Gill: is he that heareth the word; not a profane sinner, nor a reviler of religion, or a persecutor of the saints; but one that not only shows a love to the word, but who seems to have his heart broken under it, and by it, his conscience tender, and his life outwardly reformed; one, who besides his being a settled, diligent, understanding, and affectionate hearer of the word, and a believing receiver and professor of it, seems to have a thorough work of grace upon him, to have the fallow ground of his heart ploughed up, and to be truly contrite; the thorns being under ground, and not yet to be seen, but afterwards appear:
and the care of this world; not the care of another world, nor a care about spiritual things in this world, nor even a proper, laudable care of the things of this present life, but an anxious and immoderate care of them; which, as thorns, is very perplexing and distressing to the persons themselves, and is what is vain and fruitless.
choke the word: by overspreading all the powers and faculties of the soul, as thorns do a field; by overtopping the seed of the word, and by hiding it from the influences of the sun of righteousness, and rain of grace; and by attracting everything in the heart to themselves; and by bearing and pressing down all thought, concern, and care for the use, fruitfulness, and increase of the word.
And he becometh unfruitful: as in such circumstances he must needs be; or if there be any show of fruit in outward respect to the word, in an historical faith of it, in an external profession, and outward reformation, “yet brings not fruit to perfection”, as Luke says; these in process of time shrivel up, wither away, and come to nothing.
Matthew 13:23 KJV But he that received seed into the good ground is he that heareth the word, and understandeth it; which also beareth fruit, and bringeth forth, some an hundredfold, some sixty, some thirty.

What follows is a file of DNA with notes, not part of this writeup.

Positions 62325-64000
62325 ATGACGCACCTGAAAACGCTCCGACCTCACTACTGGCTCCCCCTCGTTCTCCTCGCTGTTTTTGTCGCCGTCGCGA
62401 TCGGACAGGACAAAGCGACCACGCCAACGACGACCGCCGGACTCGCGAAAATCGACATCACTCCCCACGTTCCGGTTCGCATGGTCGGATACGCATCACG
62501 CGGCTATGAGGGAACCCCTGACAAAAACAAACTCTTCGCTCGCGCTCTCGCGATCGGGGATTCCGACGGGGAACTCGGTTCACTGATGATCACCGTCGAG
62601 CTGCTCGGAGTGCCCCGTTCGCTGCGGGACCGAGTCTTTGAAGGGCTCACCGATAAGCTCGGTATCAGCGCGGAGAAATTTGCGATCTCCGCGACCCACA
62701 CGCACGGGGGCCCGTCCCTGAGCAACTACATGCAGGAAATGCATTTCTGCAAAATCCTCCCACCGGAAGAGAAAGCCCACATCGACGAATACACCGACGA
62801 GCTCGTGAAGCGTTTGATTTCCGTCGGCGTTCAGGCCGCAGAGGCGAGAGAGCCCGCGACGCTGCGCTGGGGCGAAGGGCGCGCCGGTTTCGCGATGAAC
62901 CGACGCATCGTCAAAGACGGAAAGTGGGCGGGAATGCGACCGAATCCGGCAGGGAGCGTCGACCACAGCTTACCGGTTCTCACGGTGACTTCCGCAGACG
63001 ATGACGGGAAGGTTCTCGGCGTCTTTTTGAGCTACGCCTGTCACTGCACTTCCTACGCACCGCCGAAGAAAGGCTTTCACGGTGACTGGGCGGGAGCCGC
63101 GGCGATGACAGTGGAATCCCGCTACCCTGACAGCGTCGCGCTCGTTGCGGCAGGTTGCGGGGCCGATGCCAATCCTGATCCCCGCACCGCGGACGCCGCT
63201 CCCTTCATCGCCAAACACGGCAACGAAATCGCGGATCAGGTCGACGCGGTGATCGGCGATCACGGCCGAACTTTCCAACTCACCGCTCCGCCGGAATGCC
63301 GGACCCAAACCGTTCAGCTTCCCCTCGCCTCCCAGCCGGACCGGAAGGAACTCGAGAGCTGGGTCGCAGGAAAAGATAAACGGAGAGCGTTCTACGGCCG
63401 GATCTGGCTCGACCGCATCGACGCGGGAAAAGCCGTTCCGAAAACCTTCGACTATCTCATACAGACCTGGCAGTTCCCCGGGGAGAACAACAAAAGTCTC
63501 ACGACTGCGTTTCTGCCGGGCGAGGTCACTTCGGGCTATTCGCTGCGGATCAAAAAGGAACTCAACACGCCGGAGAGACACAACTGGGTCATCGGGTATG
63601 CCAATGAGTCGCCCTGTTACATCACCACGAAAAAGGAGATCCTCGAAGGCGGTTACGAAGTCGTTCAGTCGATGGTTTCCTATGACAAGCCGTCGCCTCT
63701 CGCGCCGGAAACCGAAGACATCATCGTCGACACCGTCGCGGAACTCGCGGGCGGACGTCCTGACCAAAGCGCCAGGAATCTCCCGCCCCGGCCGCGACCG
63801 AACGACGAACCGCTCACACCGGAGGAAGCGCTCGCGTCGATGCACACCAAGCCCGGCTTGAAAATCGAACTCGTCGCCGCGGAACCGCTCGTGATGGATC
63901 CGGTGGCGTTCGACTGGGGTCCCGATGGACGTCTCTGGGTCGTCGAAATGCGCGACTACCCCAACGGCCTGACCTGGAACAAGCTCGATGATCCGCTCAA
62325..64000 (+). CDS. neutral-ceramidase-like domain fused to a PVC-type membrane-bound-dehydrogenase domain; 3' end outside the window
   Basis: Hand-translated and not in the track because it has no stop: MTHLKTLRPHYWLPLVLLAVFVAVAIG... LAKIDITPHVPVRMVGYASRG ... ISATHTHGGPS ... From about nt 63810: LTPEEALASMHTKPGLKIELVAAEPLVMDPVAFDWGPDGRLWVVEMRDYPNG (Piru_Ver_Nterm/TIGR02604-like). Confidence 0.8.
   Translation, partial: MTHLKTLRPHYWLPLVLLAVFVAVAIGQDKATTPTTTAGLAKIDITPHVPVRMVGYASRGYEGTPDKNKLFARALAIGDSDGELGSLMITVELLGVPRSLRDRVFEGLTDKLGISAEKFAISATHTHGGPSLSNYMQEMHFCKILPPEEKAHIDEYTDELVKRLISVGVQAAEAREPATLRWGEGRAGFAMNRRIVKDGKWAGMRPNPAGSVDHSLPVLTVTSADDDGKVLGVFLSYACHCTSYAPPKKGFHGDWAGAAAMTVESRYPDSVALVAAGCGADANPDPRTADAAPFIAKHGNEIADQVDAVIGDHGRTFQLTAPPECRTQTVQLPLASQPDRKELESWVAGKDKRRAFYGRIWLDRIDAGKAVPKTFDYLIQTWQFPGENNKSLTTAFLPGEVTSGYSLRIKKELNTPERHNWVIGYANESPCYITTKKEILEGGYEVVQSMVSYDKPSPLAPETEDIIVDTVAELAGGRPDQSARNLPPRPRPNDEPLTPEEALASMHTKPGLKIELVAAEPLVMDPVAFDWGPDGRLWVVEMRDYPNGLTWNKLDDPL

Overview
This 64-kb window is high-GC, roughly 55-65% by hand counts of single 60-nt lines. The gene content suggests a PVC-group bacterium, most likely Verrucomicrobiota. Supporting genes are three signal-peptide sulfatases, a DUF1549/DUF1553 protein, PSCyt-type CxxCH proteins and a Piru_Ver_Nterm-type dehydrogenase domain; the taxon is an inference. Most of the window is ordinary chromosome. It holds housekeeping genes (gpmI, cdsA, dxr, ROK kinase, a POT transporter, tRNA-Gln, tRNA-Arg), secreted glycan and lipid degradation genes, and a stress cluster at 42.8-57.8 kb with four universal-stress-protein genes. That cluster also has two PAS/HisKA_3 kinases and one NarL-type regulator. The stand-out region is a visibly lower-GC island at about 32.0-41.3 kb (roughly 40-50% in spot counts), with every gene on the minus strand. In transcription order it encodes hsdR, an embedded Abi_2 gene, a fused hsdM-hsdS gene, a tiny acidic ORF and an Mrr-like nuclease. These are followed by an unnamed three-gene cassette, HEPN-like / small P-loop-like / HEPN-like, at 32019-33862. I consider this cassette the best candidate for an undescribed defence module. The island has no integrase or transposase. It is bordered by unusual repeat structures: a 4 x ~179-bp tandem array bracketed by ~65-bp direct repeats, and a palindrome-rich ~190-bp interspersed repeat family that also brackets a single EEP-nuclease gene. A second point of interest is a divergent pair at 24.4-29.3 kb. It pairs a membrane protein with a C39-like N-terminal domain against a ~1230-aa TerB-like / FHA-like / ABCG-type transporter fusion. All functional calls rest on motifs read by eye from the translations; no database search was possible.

Russell: Into good ground — We, as new creatures, have the determining of the condition of the soil in our own hearts.
Understandeth it — We should understand the Kingdom message. Hence the need of Bible study.
As study is wisely devoted to prepare for the short earthly life, how much more is it proper for our preparation for eternal life?
Beareth fruit — Of character-development; the manifestation of God’s grace in our hearts.
And bringeth forth — The harvest of thirty, sixty or a hundredfold illustrates degree and intensity of our earnestness.
Some an hundredfold — Those who love the Lord, his truth and his people most fervently.
The rewards of the Kingdom will also be proportionate.
Some sixty — “As star differeth from star in glory, so also will be the resurrection” of the Church. (1Co_15:41-42)
Some thirty — He does not speak slightingly of those which bring forth but the thirty-fold.
Robertson: It is the teacher’s task as the sower to sow the right seed, the word of the kingdom. The soil determines the outcome.
Barnes:Into good ground – Those whose hearts are prepared by grace to receive it honestly, and to give it full opportunity to grow.
In a rich and mellow soil – in a heart that submits itself to the full influence of truth, unchecked by cares and anxieties; under the showers and summer suns of divine grace; with the heart spread open, like a broad, luxuriant field, to the rays of the morning and to evening dews, the gospel takes deep root and grows; it has full room, and then and there only shows “what it is.”